Shimano PD-M545 Free-Ride Pedals
.......or "Is it possible to ever have too many pedals?"
I recently tidied up the bike shed on the premise of finding some order in a place that was rapidly becoming more and more chaotic. Everything now has its place and I can locate anything required in a matter of moments. There's hooks galore, a shelf full of tools and associated paraphernalia and of course the infamous bike boxes. (I am now glad I did not dispose if the dhb box as Lukey is going to put it to good use when we travel to Mallorca in a few weeks time). Indeed, I am confident of it passing a 5 S test! Amongst this order, I have hung up all my pedals.....and it transpires I have rather a lot of them. Pedals for every bike, every shoe type and every use. In fact, I have concluded I have a pedal fetish. Now this will come as a big surprise to my wife when she reads this since she will cite my apparent obsession with cycle jerseys as my real fetish, but evidence is hanging up in the shed!
You see the problem with pedals is this; a pedal can be fit for purpose for considerable time, but the chances are it will be scratched, battered, chipped and dented through no fault of its own. So whilst it can do the job perfectly well, it does'nt, well, look very nice. Let me try saying this another way; after a while they tend not to compliment the bike. Take my Genesis Day One for example. After my altercation with a pothole (issue still to be resolved with Southern Gas networks) the frame (amazingly) was unscathed. Along with the right hand gear changer though, the right hand pedal took a very considerable beating. More accurately, the metal was shredded ripped where it should have said '105'. Shame, because the white pedals looked rsmart against the frame. Anyway my point is whilst still fully functional they take away from the overall look of the bike. However, because there's nothing mechanically wrong with them I hang onto them. This has happened on a few occasions now, hence the burgeoning collection.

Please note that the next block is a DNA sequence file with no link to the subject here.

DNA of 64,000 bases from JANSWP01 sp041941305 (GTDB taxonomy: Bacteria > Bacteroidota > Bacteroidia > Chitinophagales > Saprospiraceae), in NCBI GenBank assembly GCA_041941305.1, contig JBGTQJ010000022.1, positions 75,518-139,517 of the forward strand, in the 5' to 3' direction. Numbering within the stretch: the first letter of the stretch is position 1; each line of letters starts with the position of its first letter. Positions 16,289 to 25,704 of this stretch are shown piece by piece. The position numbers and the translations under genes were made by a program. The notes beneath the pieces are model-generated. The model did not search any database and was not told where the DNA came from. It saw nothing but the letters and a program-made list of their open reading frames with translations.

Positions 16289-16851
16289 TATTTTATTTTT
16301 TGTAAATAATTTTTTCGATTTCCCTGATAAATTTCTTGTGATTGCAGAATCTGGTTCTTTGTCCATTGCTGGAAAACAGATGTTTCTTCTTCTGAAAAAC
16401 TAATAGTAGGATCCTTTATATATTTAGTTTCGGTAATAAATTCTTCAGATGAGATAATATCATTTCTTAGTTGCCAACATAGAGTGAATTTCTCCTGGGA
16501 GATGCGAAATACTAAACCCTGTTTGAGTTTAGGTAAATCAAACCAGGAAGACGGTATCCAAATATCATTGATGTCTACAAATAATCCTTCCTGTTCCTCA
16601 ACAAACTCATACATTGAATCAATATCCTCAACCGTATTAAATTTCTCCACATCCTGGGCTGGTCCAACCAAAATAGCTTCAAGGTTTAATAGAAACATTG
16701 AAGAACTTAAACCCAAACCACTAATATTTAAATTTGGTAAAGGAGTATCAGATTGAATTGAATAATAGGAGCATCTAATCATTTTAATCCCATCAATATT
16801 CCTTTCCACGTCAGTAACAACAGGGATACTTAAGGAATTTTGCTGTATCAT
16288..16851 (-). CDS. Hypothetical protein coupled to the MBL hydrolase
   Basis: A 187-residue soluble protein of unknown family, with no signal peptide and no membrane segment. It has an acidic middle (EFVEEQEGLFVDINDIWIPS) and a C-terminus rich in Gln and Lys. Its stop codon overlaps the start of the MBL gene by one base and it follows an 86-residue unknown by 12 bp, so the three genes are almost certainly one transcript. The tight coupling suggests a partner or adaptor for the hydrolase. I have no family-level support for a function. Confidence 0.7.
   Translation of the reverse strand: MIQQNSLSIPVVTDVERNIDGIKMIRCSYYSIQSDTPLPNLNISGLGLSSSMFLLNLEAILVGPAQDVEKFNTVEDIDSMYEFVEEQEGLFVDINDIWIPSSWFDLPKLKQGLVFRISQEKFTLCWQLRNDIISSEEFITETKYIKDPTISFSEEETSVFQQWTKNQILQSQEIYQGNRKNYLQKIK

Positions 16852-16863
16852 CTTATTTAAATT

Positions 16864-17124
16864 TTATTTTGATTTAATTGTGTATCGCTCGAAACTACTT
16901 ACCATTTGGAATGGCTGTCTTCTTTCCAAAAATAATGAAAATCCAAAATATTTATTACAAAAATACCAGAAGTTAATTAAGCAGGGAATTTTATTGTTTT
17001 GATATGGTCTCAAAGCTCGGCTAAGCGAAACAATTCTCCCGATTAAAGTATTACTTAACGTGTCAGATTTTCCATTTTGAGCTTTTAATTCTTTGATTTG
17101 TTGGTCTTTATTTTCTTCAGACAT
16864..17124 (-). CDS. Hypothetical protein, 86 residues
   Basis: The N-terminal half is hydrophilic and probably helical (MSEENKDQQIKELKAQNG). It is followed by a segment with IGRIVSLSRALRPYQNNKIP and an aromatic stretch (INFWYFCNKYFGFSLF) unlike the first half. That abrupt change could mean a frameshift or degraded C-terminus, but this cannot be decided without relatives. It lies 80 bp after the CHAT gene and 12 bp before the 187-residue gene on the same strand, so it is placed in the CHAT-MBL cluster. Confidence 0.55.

And then there's having a pedal that's fit for purpose. (Honestly, there is a review coming up in a minute.) On the road bike I've standardised on Shimano SPD-SL. I then thought maybe this would be a good pedal to use across the board. So then I applied it up the MTB, the Single Speed and the Day One. Problem is though that the shoes that accompany the pedals do not lend themselves to walking; which isn't very practical if I'm on either the SS or the MTB. So then I decided maybe I should use SPDs on these bikes. This made more sense as the shoes I subsequently bought are designed to walk about in. I bought a pair of boots (Shimano) and pair of road-type shoes. (Mavic Razor). Both are perfect for commuting which I do on the SS. For the MTB I then bought a pair of Shimano PD-M540 which came highly recommended - 4.6/5 out of 108 customer reviews. That's fine, but the contact area is pretty small and if you are on the Mountain Bike you don't always want to be cleated......
As was definitely the case when I recently went cycling with Swazy over the South Downs. What made this ride completely nuts (for him) was that I was on the MTB and he was on his SS with (fat) but slick tyres! It had been raining very hard the previous night and traction was at a premium. How he managed to ride what he did is beyond me. In the end it was a steady incline that eventually halted his progress. I managed to continue only because of some grippy tyres and low gearing. We made it to the top and then traversed the crest of the hill. This proved challenging since it was a chalk 'path' and extremely sticky. I came off twice, caught out by the ruts and bumps. The second time I came off I realised that having pedals that I could use 'normally' might be more of an advantage than being cleated into position. And so we find ourselves at my latest pedal review....
With this experience fresh in my mind, I started browsing for a new pair of pedals. However, since my MTB riding is sporadic at best, these pedals would not see much action this way. As much as I like being on the hills (literally), I'm more at home on the road. Having fitted them to the MTB I switched them over to the Day One the following morning. This made much more sense. The (Free-Ride) pedals in question are Shimano PD-M545. They are large, heavy duty combination MTB pedals with a cleated mechanism on both sides. The footplate is huge offering greater stability which allows them to be used with work shoes if needs be. (The mechanism is pushed flat allowing a shoe to rest on the surrounding cage). They weigh 567 grams, are made of CrMo Steel and will withstand a significant amount of abuse. (SH-51) cleats are included. None of this matters much since the Day One is a heavy bike anyway so weight is not a worry. As it's my training bike the theory is it just makes me fitter!
So there you have it, the latest Shimano pedal to join the bikebritain family. Shimano PD-M545 retail for about £45. I bought mine from www.wiggle.co.uk but all good cycle shops will stock them. If you need a pair of hard wearing, no none sense pedals that you can use with our without cleats, this might be the solution for you.
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